The Down Syndrome birthday gift was given to Greg by his Mum, for his 30th birthday. His carer Sarah went a long for the ride as well.
They live in the outer Sydney area, so they caught the train into Sydney CBD. Our trike rider Brian met them at Circular Quay Railway Station.
Sydney Harbour Bridge
Firstly, they rode over the Sydney Harbour Bridge. We always tell our passenger to look up and enjoy the unique view. The more than 6,000,000 rivets are so interesting and the arch is so iconic. It’s nicknamed ‘The Coathanger’ because of its arch-based design. It is the largest steel arch bridge in the world.
Next, they rode past Kirribilli House. Kirribilli House is the secondary official residence of the Prime Minister of Australia. After that, they rode around the corner to Jeffrey Street Wharf. From here, the views across Sydney Harbour towards the Sydney Opera House and the CBD are magnificent. In addition, it also has an up-close view of the side and underneath of the bridge. A perfect place to stop for photos.
The Kirribilli Loop
They rode under the north side of the bridge and continued on their tour. The underside of the northern end of the SHB – Sydney Harbour Bridge – is very interesting. The Kirribilli Loop was finished by riding past Luna Park and the North Sydney Olympic Pool.
They continued riding on through North Sydney and Crows Nest before joining River Road. It is a fun road to ride on. River Road leads to Burns Bay Road which, in turn, leads to another bridge but not one of the main three.
Fig Tree Bridge, Tarban Creek Bridge, Gladesville Bridge
The Fig Tree Bridge opened in 1963 and spans the Lane Cove River. After that bridge, they continued on and crossed the second of the bridges Tarban Creek Bridge. This spans Tarban Creek, likewise, it has nice views east to the Harbour Bridge. Then they got to bridge #2 of the main 3 Bridges, the Gladesville Bridge. It has wonderful views along Parramatta River towards the Harbour Bridge and the city.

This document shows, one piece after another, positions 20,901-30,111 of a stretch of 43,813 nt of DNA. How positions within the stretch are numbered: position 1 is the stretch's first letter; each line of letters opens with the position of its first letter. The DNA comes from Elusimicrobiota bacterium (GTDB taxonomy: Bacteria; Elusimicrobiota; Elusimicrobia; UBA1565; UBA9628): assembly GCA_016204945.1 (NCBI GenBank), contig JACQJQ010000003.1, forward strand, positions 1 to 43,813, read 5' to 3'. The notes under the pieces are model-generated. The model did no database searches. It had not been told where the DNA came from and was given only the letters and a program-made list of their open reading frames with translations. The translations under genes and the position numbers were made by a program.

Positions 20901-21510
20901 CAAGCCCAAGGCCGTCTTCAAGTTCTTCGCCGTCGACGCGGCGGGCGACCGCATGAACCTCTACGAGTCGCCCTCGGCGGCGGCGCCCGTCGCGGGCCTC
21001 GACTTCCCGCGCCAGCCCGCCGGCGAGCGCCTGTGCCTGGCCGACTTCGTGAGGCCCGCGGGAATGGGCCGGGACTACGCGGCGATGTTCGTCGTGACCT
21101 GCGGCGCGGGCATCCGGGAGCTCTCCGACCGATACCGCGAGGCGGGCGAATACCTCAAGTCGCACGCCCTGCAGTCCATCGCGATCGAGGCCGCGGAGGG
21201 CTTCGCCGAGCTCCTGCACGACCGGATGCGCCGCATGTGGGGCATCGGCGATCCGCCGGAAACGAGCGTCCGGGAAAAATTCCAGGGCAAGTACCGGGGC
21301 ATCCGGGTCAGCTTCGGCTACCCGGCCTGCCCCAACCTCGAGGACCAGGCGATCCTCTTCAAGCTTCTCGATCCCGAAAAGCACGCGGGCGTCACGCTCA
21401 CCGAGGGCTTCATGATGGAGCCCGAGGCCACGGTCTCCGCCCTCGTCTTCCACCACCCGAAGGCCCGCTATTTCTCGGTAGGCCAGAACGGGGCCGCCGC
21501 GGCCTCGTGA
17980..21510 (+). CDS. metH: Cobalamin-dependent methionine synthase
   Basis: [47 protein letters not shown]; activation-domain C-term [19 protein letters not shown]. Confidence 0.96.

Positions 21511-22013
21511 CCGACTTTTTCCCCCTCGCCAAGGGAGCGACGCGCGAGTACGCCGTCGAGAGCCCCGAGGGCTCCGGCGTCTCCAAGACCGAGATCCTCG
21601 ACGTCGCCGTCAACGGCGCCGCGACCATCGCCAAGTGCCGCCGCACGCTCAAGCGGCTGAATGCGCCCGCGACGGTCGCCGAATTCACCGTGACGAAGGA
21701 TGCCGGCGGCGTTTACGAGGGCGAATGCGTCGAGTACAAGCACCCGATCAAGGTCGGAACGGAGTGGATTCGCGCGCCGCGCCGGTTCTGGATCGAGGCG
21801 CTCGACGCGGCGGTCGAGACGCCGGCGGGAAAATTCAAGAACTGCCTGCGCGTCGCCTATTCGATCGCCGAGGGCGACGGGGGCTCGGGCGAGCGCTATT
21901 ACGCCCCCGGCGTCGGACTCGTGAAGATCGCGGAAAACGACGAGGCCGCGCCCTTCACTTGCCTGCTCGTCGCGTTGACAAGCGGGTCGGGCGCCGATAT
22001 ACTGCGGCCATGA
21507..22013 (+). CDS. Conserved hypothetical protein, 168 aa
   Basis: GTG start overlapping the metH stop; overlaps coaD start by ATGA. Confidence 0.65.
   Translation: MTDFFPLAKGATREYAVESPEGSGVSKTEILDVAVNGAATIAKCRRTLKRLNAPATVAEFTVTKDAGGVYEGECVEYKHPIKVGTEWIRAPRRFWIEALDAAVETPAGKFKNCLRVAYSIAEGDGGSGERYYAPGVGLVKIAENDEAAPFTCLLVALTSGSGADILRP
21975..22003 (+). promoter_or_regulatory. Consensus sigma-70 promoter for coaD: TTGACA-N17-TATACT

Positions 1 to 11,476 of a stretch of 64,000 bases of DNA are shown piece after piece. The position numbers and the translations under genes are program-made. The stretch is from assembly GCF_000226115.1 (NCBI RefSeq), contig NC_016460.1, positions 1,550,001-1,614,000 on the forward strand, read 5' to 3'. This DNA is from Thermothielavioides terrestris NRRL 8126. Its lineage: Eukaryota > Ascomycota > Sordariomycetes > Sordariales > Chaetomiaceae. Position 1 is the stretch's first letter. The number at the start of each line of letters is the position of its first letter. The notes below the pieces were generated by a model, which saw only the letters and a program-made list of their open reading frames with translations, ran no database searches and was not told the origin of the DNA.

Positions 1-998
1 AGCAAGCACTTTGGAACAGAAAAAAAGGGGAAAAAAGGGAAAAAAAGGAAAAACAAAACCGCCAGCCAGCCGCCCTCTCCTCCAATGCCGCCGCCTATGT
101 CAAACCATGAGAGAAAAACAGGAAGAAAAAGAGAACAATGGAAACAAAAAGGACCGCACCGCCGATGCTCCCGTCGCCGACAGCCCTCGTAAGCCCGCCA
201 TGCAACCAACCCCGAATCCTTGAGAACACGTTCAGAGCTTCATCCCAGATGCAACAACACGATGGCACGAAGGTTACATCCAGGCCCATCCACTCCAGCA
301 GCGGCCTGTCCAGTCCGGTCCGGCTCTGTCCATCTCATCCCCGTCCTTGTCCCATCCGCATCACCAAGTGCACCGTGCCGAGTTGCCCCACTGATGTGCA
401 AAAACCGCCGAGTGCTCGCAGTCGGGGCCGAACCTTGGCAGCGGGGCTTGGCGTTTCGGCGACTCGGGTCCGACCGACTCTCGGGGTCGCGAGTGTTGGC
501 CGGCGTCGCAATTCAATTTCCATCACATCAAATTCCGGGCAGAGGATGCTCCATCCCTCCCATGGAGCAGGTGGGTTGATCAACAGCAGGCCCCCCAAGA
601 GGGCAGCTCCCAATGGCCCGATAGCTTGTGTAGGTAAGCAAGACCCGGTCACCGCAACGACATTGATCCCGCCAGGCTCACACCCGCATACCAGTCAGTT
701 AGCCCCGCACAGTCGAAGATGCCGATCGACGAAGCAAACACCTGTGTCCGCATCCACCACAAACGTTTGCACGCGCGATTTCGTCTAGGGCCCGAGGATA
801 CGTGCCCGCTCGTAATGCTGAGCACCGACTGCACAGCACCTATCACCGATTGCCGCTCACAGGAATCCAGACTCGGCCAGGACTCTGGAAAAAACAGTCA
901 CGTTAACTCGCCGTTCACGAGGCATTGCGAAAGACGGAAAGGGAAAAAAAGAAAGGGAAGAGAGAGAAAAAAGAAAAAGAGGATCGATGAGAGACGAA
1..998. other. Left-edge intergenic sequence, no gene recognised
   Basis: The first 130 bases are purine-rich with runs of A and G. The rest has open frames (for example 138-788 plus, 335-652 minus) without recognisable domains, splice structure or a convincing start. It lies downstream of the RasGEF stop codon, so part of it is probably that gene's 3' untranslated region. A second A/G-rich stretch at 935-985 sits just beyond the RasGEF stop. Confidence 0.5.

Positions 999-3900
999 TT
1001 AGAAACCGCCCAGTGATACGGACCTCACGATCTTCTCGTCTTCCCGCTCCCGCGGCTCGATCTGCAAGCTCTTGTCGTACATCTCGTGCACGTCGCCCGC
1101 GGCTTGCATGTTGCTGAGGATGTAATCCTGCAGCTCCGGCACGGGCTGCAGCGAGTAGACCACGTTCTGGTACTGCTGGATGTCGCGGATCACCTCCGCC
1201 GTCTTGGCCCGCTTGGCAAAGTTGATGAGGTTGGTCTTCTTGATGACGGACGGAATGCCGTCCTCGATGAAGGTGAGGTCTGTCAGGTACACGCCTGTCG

This bridge is on the main arterial thoroughfare of Victoria Road. They travelled along for a short while before turning off into the inner west suburb of Drummoyne. Following the shoreline of Iron Cove, which is part of the Parramatta River, they saw some lovely water views. It is part of the 7 km long Bay Run. So far, the Down Syndrome birthday gift was a great experience.
Our favourite bridge is the ANZAC Bridge. We think it is incredible, a work of art and design. It is main bridge #3. Similarly, it is also great to see without a roof over your head inhibiting the view.
Most noteworthy, the stay cable design concept development and final design for the new bridge were carried out by the Roads & Traffic Authority of NSW. Finally, the bridge was opened to traffic on 03 December 1995 as the Glebe Island Bridge.
The bridge was given its current name on Remembrance Day in 1998 to honour the memory of the soldiers of the Australian and New Zealand Army Corps (known as Anzacs) who served in World War I.
However, the hour was up so Brian dropped them back at Circular Quay. In conclusion, the Down Syndrome birthday gift was the best present ever. What a way to celebrate his 30th birthday!
Greg had a great time and I have posted about Troll Tours on my Facebook page. Will write a review too ! Happy for you to use the photo.